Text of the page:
The presence of ≥2 islet autoantibodies in unaffected first degree relatives of individuals with type 1 diabetes (T1D) is associated with >25% risk of diabetes within 5 years. In some multiple islet autoantibody positive individuals however, progression is delayed for decades. The aim of this study was to characterize slow progressors participating in the Bart’s Oxford (BOX) study who have been positive for ≥2 islet autoantibodies for more than 10 years but remain diabetes-free.
Materials and methods
The population-based BOX study has identified >95% of children with T1D in the Oxford region, U.K, since 1985. Genetic and islet autoantibody characteristics of fast and slow progressors were compared. IAA, GADA and IA-2A were detected by radio-immunoassay, HLA class II by PCR-SSP and T1D-associated SNPs (IFIH1, CTLA4, PTPN22, IL18RAP, SH2B3, KIAA0350, COBL and ERBB3) by Taqman genotyping. For genetic studies, an additional 108 UK children diagnosed <2yrs also represented rapid progressors.
Of 4,888 first-degree relatives, 97 were identified with ≥2 islet autoantibodies. 40 (41%) developed diabetes after study entry (range 0.5-18.9 years); 32 within 10 years and 57 remained diabetes free. Of those who progressed within 10 years, 28% had the high risk HLA DRB1*03-DQB1*02/ DRB1*04-DQB1*0302 genotype compared with 18% who had not progressed (p=0.2). IA-2A were more common in progressors (p= 0.01).When rapid (diagnosed < 2 years) were compared with slow progressors, both HLA class II and SNP risk scores for 8 T1D associated genes1,2 discriminated rates of progression (p=0.007).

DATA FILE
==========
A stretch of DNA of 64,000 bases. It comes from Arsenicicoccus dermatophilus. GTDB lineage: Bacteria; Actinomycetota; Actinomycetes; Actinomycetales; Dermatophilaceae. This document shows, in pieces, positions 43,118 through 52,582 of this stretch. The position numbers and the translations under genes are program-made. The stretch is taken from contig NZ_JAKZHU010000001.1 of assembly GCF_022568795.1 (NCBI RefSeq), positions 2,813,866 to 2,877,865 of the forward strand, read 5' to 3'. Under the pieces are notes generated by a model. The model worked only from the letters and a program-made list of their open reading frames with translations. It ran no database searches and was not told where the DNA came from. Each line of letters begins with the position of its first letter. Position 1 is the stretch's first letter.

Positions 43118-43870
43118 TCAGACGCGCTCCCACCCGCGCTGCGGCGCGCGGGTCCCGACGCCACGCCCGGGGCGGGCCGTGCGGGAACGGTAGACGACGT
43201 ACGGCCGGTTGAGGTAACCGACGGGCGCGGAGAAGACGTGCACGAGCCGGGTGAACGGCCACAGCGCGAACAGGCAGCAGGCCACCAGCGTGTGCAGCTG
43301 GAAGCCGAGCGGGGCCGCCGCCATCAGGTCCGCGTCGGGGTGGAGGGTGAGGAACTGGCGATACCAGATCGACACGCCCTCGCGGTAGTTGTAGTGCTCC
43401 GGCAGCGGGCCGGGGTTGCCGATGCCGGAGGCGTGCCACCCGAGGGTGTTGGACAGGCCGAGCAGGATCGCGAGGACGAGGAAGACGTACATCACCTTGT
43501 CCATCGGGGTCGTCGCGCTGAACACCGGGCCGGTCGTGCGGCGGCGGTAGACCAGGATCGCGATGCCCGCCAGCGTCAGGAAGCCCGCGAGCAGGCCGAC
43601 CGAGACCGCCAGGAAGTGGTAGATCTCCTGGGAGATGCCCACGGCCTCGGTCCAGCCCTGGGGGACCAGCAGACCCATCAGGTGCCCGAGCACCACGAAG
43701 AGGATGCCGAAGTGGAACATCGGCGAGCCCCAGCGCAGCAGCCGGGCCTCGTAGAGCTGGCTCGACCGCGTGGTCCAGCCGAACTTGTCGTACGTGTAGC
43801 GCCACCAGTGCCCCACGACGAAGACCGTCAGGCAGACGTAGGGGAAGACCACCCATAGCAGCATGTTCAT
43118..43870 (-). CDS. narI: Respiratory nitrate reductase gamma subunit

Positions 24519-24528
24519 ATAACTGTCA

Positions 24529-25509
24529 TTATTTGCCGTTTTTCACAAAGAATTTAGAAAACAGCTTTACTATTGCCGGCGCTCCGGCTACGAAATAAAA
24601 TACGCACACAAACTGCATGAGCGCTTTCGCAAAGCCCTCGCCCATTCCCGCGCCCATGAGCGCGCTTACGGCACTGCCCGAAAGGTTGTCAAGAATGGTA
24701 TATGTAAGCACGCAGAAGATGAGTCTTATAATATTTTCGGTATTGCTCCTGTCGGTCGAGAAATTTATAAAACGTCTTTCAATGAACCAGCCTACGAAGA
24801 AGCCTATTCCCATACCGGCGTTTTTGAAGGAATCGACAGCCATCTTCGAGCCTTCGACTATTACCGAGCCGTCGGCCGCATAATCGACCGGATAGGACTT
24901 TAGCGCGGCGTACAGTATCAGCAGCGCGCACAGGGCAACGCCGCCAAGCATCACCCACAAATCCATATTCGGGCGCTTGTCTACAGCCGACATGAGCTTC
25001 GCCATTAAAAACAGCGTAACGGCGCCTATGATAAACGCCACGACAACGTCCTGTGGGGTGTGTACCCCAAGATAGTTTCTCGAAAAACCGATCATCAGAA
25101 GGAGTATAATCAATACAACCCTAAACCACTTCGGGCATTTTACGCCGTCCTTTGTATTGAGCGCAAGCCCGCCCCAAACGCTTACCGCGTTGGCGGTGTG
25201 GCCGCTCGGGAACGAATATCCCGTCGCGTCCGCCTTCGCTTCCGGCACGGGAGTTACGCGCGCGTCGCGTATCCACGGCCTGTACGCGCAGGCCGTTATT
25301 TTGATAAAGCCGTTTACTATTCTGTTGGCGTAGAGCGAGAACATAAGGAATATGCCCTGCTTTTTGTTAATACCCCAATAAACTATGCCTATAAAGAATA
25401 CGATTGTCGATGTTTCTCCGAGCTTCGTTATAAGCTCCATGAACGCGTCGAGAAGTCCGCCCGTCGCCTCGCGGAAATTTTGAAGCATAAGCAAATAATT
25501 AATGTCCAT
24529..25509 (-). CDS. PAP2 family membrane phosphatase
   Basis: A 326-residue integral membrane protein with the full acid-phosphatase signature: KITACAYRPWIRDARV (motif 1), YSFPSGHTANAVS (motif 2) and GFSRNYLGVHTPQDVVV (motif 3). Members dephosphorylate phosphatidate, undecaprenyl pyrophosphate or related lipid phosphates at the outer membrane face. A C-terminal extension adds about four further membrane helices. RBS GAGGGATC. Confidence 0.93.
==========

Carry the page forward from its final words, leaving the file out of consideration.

A subset of first degree relatives remain diabetes-free more than a decade after first islet autoantibody detection. Positivity for IA-2A discriminates rapid and slow progressors as does genetic risk scores. We hypothesise that regulatory T cell function may be enhanced in this protected population and are seeking to identify larger cohorts of well characterised slow progressors.